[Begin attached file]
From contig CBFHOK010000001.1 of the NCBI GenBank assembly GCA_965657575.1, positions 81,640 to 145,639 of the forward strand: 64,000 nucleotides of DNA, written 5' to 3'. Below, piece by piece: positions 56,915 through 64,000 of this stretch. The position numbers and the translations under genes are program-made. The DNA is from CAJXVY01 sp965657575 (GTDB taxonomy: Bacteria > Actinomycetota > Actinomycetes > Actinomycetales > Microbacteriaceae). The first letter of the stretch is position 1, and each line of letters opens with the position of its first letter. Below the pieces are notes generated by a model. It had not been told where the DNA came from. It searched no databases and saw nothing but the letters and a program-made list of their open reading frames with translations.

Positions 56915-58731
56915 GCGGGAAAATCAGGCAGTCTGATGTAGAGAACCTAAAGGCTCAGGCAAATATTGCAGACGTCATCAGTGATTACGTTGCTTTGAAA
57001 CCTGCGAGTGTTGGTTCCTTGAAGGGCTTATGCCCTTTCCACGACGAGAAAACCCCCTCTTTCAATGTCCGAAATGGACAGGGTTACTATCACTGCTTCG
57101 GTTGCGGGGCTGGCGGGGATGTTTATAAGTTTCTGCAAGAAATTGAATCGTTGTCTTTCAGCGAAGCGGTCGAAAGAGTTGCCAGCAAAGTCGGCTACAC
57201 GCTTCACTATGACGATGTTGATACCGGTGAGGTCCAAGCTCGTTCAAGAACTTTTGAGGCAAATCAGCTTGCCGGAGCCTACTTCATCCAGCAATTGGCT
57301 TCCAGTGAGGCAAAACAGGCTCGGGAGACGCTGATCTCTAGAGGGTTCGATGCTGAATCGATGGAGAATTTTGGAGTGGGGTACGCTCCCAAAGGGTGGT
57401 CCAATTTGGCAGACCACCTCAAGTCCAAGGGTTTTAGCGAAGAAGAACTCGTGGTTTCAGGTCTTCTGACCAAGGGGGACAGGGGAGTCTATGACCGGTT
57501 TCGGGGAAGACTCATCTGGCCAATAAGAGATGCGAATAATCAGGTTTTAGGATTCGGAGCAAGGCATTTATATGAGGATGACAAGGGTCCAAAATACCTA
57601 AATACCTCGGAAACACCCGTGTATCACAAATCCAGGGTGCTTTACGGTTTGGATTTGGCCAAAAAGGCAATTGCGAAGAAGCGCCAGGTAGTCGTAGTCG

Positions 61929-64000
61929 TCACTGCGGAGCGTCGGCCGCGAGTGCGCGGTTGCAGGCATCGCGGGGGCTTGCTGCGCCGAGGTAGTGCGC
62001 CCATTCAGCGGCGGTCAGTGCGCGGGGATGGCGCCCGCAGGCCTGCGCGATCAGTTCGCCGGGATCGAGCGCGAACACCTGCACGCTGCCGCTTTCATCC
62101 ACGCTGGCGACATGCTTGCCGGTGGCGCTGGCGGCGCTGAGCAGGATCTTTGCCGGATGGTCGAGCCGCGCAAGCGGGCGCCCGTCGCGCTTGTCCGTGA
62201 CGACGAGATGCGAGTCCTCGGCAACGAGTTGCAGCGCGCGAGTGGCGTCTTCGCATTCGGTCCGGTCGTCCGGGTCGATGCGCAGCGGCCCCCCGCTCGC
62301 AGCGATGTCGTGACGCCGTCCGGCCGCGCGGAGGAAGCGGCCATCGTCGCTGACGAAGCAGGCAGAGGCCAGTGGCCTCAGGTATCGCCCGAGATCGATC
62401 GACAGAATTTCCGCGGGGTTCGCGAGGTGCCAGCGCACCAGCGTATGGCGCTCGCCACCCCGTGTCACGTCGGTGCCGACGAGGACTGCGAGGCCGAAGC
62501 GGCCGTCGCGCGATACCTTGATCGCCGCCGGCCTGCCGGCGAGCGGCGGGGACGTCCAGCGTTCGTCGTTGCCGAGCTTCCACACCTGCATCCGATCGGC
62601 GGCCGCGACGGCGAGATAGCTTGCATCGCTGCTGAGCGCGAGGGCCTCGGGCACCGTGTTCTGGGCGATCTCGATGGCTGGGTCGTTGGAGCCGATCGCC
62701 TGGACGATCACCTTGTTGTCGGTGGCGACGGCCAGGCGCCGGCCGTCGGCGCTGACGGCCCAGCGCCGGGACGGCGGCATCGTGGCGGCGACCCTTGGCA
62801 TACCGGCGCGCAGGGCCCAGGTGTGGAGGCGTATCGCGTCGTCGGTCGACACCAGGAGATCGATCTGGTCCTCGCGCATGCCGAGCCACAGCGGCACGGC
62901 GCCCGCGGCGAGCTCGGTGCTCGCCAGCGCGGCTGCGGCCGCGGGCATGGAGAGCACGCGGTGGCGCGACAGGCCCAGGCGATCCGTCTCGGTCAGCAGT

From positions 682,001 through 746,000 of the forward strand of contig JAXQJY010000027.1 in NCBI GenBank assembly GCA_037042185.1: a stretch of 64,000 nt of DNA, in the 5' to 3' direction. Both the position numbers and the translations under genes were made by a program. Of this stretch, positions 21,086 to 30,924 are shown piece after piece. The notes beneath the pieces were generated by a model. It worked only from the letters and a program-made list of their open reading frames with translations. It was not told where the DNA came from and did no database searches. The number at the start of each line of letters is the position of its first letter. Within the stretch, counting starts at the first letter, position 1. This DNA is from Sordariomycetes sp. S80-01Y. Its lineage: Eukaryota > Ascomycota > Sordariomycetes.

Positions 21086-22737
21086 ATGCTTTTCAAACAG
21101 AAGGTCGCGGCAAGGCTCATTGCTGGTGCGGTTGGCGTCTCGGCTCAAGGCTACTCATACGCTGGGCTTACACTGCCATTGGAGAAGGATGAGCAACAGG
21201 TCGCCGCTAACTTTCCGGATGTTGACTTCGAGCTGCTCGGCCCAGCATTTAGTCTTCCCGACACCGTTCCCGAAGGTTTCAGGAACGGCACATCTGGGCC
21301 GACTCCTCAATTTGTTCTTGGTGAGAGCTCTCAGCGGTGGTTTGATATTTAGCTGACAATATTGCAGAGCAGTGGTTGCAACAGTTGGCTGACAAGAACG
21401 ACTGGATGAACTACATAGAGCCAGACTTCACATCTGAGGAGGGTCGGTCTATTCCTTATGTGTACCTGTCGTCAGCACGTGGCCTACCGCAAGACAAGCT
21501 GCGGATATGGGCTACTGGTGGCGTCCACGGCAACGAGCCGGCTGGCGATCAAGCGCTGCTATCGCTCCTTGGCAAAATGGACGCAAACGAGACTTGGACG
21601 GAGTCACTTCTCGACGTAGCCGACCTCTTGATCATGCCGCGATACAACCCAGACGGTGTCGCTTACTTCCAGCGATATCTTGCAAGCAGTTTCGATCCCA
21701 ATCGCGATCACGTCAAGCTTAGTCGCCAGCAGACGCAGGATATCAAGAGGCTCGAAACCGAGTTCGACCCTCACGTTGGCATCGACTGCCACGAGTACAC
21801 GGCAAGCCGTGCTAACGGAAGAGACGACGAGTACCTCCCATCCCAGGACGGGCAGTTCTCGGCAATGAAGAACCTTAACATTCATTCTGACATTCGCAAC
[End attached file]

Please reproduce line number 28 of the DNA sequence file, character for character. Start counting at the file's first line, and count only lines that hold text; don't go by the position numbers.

21301 GACTCCTCAATTTGTTCTTGGTGAGAGCTCTCAGCGGTGGTTTGATATTTAGCTGACAATATTGCAGAGCAGTGGTTGCAACAGTTGGCTGACAAGAACG